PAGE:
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I was under the impressions that two apps were sandboxed and unable to call each other (by intents or contentresolver etc) unless the callee declared and enforced specific permissions and the caller used appropriate uses-permission elements? However, I have developed two apps, one containing a content provider, and another with activities that use the content provider. Neither have permissions declared enforced or used. I deploy them directly from Eclipse to my phone and they are able to use each other.

I have checked that they really are running as separate processes and user ids, and they are. Why am I not seeing security exceptions? Should Linux underneath, by default, stop this communication? They will be signed by the default DEBUG certificate. Does this give them more rights to "talk" to each other, i.e. if I signed with an explicit certificate would the sandboxing kick in?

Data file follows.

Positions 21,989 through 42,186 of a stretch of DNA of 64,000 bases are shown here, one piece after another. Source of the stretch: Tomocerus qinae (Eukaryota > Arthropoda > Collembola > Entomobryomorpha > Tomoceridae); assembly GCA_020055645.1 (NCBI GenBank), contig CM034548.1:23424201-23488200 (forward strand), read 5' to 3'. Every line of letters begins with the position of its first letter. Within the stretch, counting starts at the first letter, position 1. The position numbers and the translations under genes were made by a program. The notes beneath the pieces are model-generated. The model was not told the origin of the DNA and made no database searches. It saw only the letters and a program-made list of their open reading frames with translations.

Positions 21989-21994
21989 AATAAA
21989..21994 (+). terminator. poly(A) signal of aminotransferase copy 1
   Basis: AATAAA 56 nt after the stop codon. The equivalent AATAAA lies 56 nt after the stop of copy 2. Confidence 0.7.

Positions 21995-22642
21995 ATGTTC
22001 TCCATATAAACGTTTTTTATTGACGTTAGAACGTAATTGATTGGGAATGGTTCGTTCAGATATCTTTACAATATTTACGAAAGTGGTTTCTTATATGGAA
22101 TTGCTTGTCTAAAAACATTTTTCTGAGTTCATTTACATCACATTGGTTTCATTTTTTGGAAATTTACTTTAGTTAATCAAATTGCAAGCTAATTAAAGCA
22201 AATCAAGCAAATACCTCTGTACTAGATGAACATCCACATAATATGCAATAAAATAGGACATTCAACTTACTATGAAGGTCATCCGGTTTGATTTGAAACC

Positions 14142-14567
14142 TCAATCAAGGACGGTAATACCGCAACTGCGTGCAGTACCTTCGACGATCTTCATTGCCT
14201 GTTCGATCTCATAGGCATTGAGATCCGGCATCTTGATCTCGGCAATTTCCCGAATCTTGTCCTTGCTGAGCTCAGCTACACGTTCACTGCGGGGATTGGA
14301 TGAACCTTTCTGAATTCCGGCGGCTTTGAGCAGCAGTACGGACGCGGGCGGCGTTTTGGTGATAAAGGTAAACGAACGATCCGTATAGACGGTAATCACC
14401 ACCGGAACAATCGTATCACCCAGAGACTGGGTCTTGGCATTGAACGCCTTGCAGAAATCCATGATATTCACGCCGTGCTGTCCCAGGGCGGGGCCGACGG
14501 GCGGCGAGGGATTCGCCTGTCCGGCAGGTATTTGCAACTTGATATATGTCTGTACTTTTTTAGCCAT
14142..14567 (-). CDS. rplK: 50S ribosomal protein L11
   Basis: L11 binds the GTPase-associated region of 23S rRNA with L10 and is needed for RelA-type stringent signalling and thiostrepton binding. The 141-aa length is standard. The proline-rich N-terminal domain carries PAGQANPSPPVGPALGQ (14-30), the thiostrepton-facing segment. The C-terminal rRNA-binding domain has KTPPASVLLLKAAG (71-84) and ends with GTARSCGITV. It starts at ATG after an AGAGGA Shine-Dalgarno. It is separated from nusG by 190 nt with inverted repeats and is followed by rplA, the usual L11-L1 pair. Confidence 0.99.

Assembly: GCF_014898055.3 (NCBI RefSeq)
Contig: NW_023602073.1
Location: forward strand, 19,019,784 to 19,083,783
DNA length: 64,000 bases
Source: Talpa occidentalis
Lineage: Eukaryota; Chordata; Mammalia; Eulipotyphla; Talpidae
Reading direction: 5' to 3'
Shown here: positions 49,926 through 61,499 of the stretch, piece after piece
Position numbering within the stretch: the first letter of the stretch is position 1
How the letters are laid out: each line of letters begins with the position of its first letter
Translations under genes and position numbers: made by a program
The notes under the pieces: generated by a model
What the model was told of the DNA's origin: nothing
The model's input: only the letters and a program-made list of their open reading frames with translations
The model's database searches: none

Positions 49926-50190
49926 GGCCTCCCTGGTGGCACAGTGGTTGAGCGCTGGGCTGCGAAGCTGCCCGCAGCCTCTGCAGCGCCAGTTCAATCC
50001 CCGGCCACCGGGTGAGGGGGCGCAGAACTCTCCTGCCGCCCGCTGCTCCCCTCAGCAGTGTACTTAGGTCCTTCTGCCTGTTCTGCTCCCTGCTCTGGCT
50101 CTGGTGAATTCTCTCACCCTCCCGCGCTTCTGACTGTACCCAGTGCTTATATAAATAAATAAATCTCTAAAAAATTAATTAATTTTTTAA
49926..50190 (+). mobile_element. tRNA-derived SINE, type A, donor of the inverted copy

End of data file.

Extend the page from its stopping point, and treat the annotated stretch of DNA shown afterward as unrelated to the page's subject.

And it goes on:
As soon as I declare and enforce a permission in the content provider app the other app does need the uses-permission to allow communication.


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1 Answer 1

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Yes, if your apps have the same signature, then they have access to each other. It's similar to package level permissions in java.


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But that documentation states that every app has a separate user ID and that if you want to get two of your apps (with same signature) to be able to talk to each other then you use the sharedUserId attribute. –  user921774 Feb 15 '12 at 13:39
Actually, I think it says if you want them to share data, they have to have the same user Id. When communicating via Intents or ContentProviders you're using IPC. That is fine until you try to share data or resources. –  jsmith Feb 15 '12 at 13:49
Thanks, I guess that's what it must be. I don't think the documentation is really clear on this point though. –  user921774 Feb 15 '12 at 16:13
Definately not. And it changes regularly. –  jsmith Feb 15 '12 at 17:10

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